Calling himself a "provocateur," Morton told a gathering of executives at a lecture sponsored by Florida Gulf Coast University's Lutgert College of Business in Fort Myers that for-profit hospitals can't successfully care for all citizens because their first allegiance is to shareholders, not to the community they serve.

"We can't have cherry-picking in healthcare," Morton declared. "No one competes for the poor." Morton is now a shareholder of Wasmer, Schroeder & Co., a Naples-based money manager that specializes in bonds.

William Schoen, the chairman of Naples-based for-profit Health Management Associates, was quick to rebut Morton during the lecture. Sitting on the edge of his seat on the panel, Schoen argued that HMA had acquired 60 nonprofit hospitals that couldn't manage their own finances and successfully turned them around.

What's more, HMA pays 40% taxes on its profits to federal and state government while still providing federally mandated charity care. He called Morton's accusations "tongue-in-cheek."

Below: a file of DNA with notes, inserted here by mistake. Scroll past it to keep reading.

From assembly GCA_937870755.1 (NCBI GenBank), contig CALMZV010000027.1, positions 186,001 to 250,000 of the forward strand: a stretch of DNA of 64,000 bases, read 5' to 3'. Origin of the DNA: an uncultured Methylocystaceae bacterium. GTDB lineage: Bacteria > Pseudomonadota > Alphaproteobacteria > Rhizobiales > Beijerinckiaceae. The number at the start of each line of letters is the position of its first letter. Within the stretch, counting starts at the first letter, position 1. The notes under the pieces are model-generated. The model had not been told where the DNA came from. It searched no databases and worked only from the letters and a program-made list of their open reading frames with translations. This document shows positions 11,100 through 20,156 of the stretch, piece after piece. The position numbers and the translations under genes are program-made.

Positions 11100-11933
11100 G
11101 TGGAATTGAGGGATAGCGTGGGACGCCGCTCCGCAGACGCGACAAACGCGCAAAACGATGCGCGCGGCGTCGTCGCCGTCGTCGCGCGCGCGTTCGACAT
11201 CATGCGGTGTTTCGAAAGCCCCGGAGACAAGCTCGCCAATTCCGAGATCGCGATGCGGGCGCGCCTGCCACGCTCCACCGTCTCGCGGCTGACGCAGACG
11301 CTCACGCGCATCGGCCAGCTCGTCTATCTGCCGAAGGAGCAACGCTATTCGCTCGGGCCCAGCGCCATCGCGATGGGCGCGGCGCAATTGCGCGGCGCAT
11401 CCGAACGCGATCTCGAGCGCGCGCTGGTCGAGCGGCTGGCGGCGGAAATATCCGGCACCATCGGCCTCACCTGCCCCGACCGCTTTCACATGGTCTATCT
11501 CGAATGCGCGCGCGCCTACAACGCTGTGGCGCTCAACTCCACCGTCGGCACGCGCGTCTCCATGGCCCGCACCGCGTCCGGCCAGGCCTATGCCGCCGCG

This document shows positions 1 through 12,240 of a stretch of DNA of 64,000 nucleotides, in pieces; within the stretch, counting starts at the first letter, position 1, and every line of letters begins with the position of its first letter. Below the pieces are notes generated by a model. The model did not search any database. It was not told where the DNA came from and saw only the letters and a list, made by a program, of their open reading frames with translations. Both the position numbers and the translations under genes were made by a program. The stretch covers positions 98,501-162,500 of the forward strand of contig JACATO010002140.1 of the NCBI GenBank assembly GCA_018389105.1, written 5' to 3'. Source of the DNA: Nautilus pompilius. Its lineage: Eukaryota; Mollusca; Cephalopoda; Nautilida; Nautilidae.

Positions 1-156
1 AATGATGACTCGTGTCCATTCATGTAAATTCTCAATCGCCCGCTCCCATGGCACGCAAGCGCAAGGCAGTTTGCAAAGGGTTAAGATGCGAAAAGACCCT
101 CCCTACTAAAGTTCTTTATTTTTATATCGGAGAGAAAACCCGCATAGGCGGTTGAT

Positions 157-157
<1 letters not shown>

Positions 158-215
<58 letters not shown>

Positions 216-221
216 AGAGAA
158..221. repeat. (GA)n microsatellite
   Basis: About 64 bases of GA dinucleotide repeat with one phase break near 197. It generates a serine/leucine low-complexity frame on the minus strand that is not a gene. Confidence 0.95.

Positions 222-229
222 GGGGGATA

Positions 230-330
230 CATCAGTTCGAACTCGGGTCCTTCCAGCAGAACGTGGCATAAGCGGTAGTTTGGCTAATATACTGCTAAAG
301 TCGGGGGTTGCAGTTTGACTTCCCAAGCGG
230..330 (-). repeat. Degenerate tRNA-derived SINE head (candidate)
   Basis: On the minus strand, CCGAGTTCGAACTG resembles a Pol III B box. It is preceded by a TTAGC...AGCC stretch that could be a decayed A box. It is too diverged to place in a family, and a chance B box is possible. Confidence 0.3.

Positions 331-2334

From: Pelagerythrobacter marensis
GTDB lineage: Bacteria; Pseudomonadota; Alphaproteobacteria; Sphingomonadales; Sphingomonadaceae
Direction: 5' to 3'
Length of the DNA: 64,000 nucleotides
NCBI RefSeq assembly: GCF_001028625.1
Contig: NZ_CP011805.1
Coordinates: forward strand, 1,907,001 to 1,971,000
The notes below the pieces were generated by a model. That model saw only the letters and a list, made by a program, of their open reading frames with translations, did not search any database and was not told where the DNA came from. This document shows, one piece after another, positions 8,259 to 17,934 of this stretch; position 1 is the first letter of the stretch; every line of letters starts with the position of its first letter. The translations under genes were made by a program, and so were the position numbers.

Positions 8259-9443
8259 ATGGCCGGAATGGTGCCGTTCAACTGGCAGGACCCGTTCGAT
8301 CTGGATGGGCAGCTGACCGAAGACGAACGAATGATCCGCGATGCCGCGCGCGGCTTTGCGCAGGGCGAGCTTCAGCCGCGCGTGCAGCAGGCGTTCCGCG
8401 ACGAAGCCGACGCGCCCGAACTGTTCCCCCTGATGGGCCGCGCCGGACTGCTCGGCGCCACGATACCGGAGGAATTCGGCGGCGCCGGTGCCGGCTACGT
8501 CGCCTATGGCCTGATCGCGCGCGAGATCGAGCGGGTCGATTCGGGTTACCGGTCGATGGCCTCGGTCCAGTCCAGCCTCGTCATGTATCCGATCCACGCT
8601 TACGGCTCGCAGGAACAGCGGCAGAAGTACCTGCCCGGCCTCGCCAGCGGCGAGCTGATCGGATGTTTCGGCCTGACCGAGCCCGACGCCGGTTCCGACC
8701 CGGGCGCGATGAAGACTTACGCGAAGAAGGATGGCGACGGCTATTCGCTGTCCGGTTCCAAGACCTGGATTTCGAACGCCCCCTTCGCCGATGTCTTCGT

+ Internet buyers beware data thieves

More than a few retailers, both Gulf Coast-based and nationwide, bragged about so-called Cyber Monday being a big boost, both for one-day sales and future Internet shopping. Shop.org, a retailer's information Web site, reported that 60 million people shopped from home or work that day, and overall, the National Retail Association projects that nearly 25% of U.S. shoppers will buy their holiday goods online this year.

Not to throw water on raging Internet sales, but Coffee Talk perked up after seeing the results of another survey, this one from Internet security firm nCircle. That report shows that nearly 60% of IT security professionals are "much more wary of on-line shopping transactions" than they were two years ago, blaming the rise in online thefts and other problems.

So be wary, amazon.com addicts.

+ Cancer screening replaces toaster

Forget the free toaster. Here's a novel way to bring new customers to your branch, Florida style: screen them for skin cancer.

The BankUnited branch in Bonita Springs is offering free skin-cancer screening, though the bank's announcement stresses it's for exposed body parts only. Skin specialists from Lee Cancer Care and Harris Dermatology will give existing and prospective customers the once-over.